After a couple of wrong turns, we got there and my wife sat in the shade while I joined the queue, only to find that the ride was temporarily closed! After 5 minutes of inactivity I decided to head elsewhere, only for the ride to start operating again as I walked away from it. So back in the queue I got. The Comet does seem to have a single rider line, but it wasn’t in use, which is annoying when you can see the train dispatching with odd empty seats. As it turned out, the regular queue does split into front and back half of the train, and the back half was way shorter, which suited me fine, as I was aiming for a back row ride anyway.

First impressions, pretty decent. It’s no world-beater and has some rough moments as most old woodies do, but some recent retracking on the drops helped a lot I think, and the long layout offered some reasonable airtime moments and thrills. I came back at the end of the day for three more rides, including another back row and the front, and overall really enjoyed it. I guess there’s something special about riding a coaster with lots of history, which allows you to forgive some of its shortcomings. 7/10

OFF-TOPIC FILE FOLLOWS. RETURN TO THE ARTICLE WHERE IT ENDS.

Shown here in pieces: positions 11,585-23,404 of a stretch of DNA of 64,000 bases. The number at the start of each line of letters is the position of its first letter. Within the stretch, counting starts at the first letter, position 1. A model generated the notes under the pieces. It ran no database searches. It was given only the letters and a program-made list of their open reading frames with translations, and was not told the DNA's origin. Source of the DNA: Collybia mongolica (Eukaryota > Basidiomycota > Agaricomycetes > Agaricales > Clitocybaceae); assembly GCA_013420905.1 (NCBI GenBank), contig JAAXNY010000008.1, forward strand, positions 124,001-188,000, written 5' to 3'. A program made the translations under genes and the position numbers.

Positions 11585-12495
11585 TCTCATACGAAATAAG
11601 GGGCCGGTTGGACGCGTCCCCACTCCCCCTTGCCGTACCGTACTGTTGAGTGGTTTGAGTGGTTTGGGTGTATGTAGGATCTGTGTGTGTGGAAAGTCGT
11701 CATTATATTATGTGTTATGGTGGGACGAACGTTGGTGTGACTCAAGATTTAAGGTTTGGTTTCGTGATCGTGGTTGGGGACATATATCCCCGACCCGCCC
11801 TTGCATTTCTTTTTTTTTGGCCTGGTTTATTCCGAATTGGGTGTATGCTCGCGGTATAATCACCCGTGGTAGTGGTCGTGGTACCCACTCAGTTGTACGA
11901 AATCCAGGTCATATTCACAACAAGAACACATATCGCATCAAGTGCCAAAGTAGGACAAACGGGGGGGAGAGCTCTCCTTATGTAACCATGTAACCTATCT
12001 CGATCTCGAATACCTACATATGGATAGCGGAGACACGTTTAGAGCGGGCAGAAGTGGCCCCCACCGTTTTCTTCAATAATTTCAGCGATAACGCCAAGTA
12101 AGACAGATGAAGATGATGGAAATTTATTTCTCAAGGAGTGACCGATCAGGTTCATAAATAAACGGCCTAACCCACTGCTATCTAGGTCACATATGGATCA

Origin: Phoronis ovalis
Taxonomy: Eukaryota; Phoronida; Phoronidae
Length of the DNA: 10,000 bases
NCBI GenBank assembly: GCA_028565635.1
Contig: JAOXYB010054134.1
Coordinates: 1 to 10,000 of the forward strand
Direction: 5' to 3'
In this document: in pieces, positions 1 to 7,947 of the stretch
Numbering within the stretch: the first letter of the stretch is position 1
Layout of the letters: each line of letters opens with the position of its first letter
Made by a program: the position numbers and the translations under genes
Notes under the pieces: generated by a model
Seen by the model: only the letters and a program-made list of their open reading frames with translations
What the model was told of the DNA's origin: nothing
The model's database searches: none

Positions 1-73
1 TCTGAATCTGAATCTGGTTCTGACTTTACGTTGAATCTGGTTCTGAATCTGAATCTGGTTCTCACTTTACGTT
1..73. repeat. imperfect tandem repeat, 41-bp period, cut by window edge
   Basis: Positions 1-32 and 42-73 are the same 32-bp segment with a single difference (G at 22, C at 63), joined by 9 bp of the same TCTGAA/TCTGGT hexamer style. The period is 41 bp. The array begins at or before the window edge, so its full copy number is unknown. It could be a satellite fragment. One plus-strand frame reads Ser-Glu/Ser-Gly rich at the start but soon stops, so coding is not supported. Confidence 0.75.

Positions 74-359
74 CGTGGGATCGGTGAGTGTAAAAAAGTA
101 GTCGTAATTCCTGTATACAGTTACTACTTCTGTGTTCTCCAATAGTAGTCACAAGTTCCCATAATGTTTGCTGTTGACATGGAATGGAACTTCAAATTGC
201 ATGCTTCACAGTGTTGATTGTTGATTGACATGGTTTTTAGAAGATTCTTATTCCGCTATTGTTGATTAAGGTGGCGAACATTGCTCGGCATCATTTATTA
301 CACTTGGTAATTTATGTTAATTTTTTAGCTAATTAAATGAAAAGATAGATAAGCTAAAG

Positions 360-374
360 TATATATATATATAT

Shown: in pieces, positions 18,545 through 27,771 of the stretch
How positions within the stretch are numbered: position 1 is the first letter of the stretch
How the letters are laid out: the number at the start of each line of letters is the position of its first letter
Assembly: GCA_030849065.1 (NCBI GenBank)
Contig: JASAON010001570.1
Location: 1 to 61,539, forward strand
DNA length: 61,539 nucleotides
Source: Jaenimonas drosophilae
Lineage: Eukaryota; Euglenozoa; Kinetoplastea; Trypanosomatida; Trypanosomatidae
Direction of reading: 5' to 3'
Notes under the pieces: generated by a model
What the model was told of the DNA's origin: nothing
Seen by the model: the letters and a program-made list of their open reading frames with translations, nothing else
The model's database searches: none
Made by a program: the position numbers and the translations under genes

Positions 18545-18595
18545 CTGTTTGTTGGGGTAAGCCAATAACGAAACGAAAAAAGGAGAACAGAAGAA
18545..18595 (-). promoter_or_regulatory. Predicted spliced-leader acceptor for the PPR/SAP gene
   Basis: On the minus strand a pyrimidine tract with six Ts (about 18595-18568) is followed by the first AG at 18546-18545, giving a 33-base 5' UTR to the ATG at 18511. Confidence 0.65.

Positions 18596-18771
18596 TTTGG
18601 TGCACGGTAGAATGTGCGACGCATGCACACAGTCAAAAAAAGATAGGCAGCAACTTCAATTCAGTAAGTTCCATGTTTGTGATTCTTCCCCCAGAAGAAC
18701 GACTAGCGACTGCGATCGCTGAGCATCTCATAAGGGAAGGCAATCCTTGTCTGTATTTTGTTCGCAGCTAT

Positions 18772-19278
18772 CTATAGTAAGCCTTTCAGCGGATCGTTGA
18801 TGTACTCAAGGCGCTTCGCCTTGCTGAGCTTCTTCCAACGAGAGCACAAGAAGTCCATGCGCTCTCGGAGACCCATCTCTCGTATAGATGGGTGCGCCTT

With The Comet done, we headed back towards the front of the park, where most of the other creds are, and the log flume, which was our next stop on this fairly hot day. This was one of several rides in the GhostTown western-themed area, which was reasonably well done.





Desperado Plunge, the log flume, is really nothing special but has one particularly amusing moment which I couldn’t take a photo of, where there’s an animatronic lumberjack that, from behind, appears to be masturbating his giant log. The other notable thing is that this ride gets you absolutely soaked! There is one small drop of no more than about 5 foot where you get drenched, followed by a bigger drop at the end that finished the job. You probably can’t tell from the photo but I am soaked head to foot here...